The tree-lined Mall in Central Park was meant for music. Since the Mall’s first bandstand opened in 1862, millions of visitors have spent summer evenings under the elms enjoying a free concert series supported, since 1905, by the philanthropist Elkan Naumburg, and continued by his descendants and numerous other benefactors.
This week, in the neoclassical Naumburg Bandshell, built in 1923, the Orchestra of St. Luke’s rounded off the series’s 113th season of the Naumburg Orchestral Concerts with a perennial favorite: Vivaldi. The New York–based orchestra played Four Seasons and two other familiar pieces in a performance that harmonized with the summer sounds of Central Park.
The opening selection, the bright and colorful Concerto for Strings in C Major (RV 117), served well as a prelude while the chatty, t-shirted, and linen-suited audience settled in to a few hundred seats and many more blankets and benches surrounding the Bandshell. The OSL swung the rhythm a bit to introduce the audience to the vivacious music of “the Red Priest” (so called for his hair and for his clerical vocation).
Sherezade Panthaki’s trills alighted gracefully on the branches of the accompaniment; they were the most birdlike sounds I heard all evening.
Vivaldi wrote his sacred music with the same verve as his secular works. His In Furore Iustissimae Irae (RV 626) is a motet known for its bold, direct invocation of Christ in the second movement. Typical of Vivaldi’s Baroque sensibilities, it is both technically tricky and emotionally demanding, and it requires a lively soprano to carry off. Sherezade Panthaki was that, and more: her warm, supple voice, in the balmy breeze of falling dusk, was the highlight of the performance. Panthaki specializes in early and Baroque music, so Scarlatti, Bach, and Handel give her plenty of opportunities for trills. But hers alighted gracefully on the branches of the accompaniment; they were the most birdlike sounds I heard all evening. From the first melisma in the opening movement, which includes multiple unison trills and turns, her voice was one with the strings. And her “Jesu dulcissime” was precisely that: dear and sweet.
After intermission (fireflies provided the entertainment), Krista Bennion Feeney, a violinist and the concertmaster of the Orchestra of St. Luke’s, took the stage as the second soloist to remind the audience why the world remembers Vivaldi.
Four Seasons is an early example of “program music”: Vivaldi wrote the concerto cycle to accompany a quartet of sonnets, which the WQXR classical radio host Terrance McKnight read in translation before each concerto as Feeney played the corresponding motifs. A charming idea, certainly, and an informative one, but one that fell disappointingly flat. What had been a smooth selection of Vivaldi became “Music 101 on the Mall,” as McKnight’s clunky and overly plain-spoken reading interrupted the flow of a concerto cycle that is all about the perpetual movement of seasons. Radio listeners would have missed out on the poems, admittedly, but the Seasons would have turned more smoothly if the poems were simply printed in the program notes.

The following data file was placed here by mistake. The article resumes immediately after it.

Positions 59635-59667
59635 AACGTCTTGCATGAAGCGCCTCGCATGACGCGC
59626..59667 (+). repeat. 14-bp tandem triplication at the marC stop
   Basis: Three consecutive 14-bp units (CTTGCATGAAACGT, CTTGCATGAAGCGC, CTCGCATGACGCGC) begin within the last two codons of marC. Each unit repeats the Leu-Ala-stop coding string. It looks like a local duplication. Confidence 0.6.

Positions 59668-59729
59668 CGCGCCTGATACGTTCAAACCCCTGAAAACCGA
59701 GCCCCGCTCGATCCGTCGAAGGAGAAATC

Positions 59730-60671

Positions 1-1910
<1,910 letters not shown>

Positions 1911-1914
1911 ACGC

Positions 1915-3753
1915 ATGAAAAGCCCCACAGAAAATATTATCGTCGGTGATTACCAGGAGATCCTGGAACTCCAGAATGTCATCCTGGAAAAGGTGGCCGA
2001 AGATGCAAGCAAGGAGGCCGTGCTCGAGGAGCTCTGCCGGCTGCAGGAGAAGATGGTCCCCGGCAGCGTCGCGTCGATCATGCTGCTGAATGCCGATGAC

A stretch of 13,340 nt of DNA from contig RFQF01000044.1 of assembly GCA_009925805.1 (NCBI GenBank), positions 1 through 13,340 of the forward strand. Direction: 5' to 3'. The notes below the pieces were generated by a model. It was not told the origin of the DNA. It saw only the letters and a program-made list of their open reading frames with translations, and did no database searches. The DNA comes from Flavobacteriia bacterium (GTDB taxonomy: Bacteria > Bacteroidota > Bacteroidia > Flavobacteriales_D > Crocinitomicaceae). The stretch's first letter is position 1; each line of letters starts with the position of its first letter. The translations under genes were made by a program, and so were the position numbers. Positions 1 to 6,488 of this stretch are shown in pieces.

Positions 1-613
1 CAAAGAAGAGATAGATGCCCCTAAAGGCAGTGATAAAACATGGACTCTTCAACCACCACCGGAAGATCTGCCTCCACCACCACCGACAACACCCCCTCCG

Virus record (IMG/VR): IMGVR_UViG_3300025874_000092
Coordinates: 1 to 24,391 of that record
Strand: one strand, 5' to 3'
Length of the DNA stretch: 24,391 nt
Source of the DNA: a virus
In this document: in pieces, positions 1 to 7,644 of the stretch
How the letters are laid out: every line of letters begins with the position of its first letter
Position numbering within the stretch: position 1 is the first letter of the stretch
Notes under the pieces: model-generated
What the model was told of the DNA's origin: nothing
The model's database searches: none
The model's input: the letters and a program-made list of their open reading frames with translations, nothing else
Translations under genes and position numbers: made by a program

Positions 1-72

Regardless, Feeney presided over Four Seasons admirably, transforming the hazards of an outdoor, live-broadcast concert into its charms. In the first movement of “Spring,” the audience tittered as a songbird imitated the very birdlike motif that Feeney had just demonstrated with McKnight. At the end of the Allegro, Feeney gently directed McKnight back to his seat after he attempted to introduce “Summer” between movements. She thanked audiences for their well-meaning applause in the middle of multiple concertos. She laughed mid–bow stroke when a dog barked at a storm motif in “Winter.”
It is no surprise that Feeney got the birds going: her technique is nimble and avian, at home in the high notes and tempos of Vivaldi’s “Spring.” But it was in the mercurial “Summer” that she and the Orchestra of St. Luke’s were at their best. Feeney’s orchestra would, and did, follow her anywhere, as they transitioned between movements as swiftly as the changing wind before a cloudburst. Four Seasons is a work that thrives on this deftness and cohesion: birds call to one another, storms brew and break, summer gives way to fall, and then to winter. Time flies.
And in Central Park, too; the Bandshell glowed with a midsummer sunset, and by “Winter” it was full night in the city, and the Naumburg Concerts had finished another season with their admirable, if not transcendent, revival of Vivaldi.